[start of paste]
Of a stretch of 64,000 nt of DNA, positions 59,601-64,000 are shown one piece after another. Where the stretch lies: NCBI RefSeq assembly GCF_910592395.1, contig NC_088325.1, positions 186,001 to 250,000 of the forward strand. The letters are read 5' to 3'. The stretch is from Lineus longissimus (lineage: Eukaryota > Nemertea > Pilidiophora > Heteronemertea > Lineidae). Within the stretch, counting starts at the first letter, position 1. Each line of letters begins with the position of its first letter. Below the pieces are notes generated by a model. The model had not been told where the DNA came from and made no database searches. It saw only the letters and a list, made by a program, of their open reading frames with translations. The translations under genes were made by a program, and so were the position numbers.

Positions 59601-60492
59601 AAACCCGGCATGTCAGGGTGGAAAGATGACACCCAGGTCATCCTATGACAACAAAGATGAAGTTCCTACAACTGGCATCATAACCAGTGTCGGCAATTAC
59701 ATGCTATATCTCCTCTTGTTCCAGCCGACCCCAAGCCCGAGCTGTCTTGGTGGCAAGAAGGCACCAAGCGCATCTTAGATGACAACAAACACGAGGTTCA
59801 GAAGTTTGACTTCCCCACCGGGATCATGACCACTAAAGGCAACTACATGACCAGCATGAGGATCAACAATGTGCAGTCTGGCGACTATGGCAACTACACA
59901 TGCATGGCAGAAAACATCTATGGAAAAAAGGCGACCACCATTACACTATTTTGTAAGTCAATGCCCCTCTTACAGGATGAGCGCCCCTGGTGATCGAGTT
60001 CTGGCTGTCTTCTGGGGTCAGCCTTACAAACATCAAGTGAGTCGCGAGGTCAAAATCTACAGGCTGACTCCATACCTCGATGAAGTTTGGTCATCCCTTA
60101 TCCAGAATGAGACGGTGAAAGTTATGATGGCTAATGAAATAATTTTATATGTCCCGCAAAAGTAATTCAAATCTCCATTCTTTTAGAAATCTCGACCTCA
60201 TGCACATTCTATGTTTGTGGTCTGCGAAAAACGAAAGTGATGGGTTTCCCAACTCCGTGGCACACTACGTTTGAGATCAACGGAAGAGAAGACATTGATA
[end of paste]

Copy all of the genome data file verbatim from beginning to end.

Of a stretch of 64,000 nt of DNA, positions 59,601-64,000 are shown one piece after another. Where the stretch lies: NCBI RefSeq assembly GCF_910592395.1, contig NC_088325.1, positions 186,001 to 250,000 of the forward strand. The letters are read 5' to 3'. The stretch is from Lineus longissimus (lineage: Eukaryota > Nemertea > Pilidiophora > Heteronemertea > Lineidae). Within the stretch, counting starts at the first letter, position 1. Each line of letters begins with the position of its first letter. Below the pieces are notes generated by a model. The model had not been told where the DNA came from and made no database searches. It saw only the letters and a list, made by a program, of their open reading frames with translations. The translations under genes were made by a program, and so were the position numbers.

Positions 59601-60492
59601 AAACCCGGCATGTCAGGGTGGAAAGATGACACCCAGGTCATCCTATGACAACAAAGATGAAGTTCCTACAACTGGCATCATAACCAGTGTCGGCAATTAC
59701 ATGCTATATCTCCTCTTGTTCCAGCCGACCCCAAGCCCGAGCTGTCTTGGTGGCAAGAAGGCACCAAGCGCATCTTAGATGACAACAAACACGAGGTTCA
59801 GAAGTTTGACTTCCCCACCGGGATCATGACCACTAAAGGCAACTACATGACCAGCATGAGGATCAACAATGTGCAGTCTGGCGACTATGGCAACTACACA
59901 TGCATGGCAGAAAACATCTATGGAAAAAAGGCGACCACCATTACACTATTTTGTAAGTCAATGCCCCTCTTACAGGATGAGCGCCCCTGGTGATCGAGTT
60001 CTGGCTGTCTTCTGGGGTCAGCCTTACAAACATCAAGTGAGTCGCGAGGTCAAAATCTACAGGCTGACTCCATACCTCGATGAAGTTTGGTCATCCCTTA
60101 TCCAGAATGAGACGGTGAAAGTTATGATGGCTAATGAAATAATTTTATATGTCCCGCAAAAGTAATTCAAATCTCCATTCTTTTAGAAATCTCGACCTCA
60201 TGCACATTCTATGTTTGTGGTCTGCGAAAAACGAAAGTGATGGGTTTCCCAACTCCGTGGCACACTACGTTTGAGATCAACGGAAGAGAAGACATTGATA